Frozen, injected Butterball ... how to make the best of it?
When I make turkey, I usually get a fresh or frozen-but-not-injected bird. I dry-brine it for a few days, slip butter under the skin, blast it on high for 30 mins, lower the heat for the rest, and everyone's happy.
This year, due to several factors, I ended up with a frozen, injected Butterball bird. I've never cooked this kind of turkey before, and so I am full of questions.
I know there's salt already in there, but is it really good enough that I can skip the dry-brine? Can I dry-brine anyway or will it be way over-salted? (I'm very devoted to the dry-brine, you see.) I've researched some older threads that generally say to avoid brining, but has anyone actually tried to dry-brine a salt-injected turkey?
Brining notwithstanding, will my usual technique still work? Will this injected bird taste weird and sponge-y? (I'm cooking for lots this year, so the pressure's on!) Should I just suck it up, try find a non-injected bird (harder than one might think; it's not turkey season in Canada...) and do something else with this 17lb beast slowly thawing in my fridge? Am I over-thinking this? (I mean, obviously.)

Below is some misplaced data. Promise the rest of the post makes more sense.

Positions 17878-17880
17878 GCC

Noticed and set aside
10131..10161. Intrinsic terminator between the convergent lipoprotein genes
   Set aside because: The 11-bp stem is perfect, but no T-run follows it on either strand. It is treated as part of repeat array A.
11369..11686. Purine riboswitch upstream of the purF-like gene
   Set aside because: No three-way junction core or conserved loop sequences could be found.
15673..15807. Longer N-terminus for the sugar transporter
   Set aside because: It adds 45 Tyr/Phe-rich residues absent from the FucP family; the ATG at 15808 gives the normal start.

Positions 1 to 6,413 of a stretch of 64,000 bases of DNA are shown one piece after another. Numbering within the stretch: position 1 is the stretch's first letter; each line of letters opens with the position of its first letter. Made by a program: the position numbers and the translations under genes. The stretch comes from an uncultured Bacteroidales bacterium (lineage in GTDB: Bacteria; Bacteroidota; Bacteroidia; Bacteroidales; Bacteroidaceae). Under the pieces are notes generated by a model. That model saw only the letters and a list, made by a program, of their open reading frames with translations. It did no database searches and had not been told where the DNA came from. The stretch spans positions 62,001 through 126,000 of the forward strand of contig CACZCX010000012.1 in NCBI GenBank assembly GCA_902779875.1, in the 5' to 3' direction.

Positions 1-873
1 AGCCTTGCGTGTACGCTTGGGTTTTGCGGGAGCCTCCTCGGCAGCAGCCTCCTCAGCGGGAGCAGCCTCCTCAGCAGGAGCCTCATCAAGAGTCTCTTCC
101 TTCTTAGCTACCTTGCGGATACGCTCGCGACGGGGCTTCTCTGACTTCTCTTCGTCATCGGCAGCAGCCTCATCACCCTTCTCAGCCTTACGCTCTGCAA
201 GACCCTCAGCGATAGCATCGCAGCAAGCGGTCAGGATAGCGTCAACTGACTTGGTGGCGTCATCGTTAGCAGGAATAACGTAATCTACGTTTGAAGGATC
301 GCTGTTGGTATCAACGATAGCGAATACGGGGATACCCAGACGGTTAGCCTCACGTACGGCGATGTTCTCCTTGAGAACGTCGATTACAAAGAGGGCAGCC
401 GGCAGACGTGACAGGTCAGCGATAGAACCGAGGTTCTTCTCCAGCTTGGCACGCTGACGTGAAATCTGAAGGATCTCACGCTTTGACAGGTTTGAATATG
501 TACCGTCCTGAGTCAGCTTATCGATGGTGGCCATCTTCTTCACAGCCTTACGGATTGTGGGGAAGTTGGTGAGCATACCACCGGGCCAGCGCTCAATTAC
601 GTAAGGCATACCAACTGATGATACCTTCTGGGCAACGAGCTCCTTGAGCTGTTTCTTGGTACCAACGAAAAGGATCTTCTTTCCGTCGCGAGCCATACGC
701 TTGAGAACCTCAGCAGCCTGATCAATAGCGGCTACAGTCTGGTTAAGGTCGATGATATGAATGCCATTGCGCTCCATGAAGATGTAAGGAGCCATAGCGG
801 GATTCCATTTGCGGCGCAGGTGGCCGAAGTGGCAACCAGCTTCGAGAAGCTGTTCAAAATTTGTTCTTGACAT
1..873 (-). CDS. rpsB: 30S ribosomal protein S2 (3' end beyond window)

Would greatly appreciate any butterball-cooking/ neuroticism-reducing tips you have. :) Thank you! [ETA: the dinner is on Saturday.]
I wouldn't try to brine it at this point. I usually do the 3 day dry brine as anything else is jusr a bird with salty skin. It takes the full 3 days to draw the moisture out and then back into the birdd for the added flavor. I'd just take it out of its package tomorrow. Season it inside and out. Leave it in the fridge uncovered for the day to dry the skin so it will get nice and crispy when you cook it, and cook it by whatever method you usually use. I also like an herb compound butter under the skin. Just use unsalted butter. Oh, I hope it's been thawing since Sat. Or Sun., If not, you may need to thaw in cold running water in the sink.
A very late reply and thank you -- as you all predicted, it was totally fine. I ended up salting it a little bit a few days in advance (I just couldn't help myself) along with some dried herbs, and it was maybe a titch saltier than usual but very tasty nonetheless. The leftovers and carcass made awesome soup. :)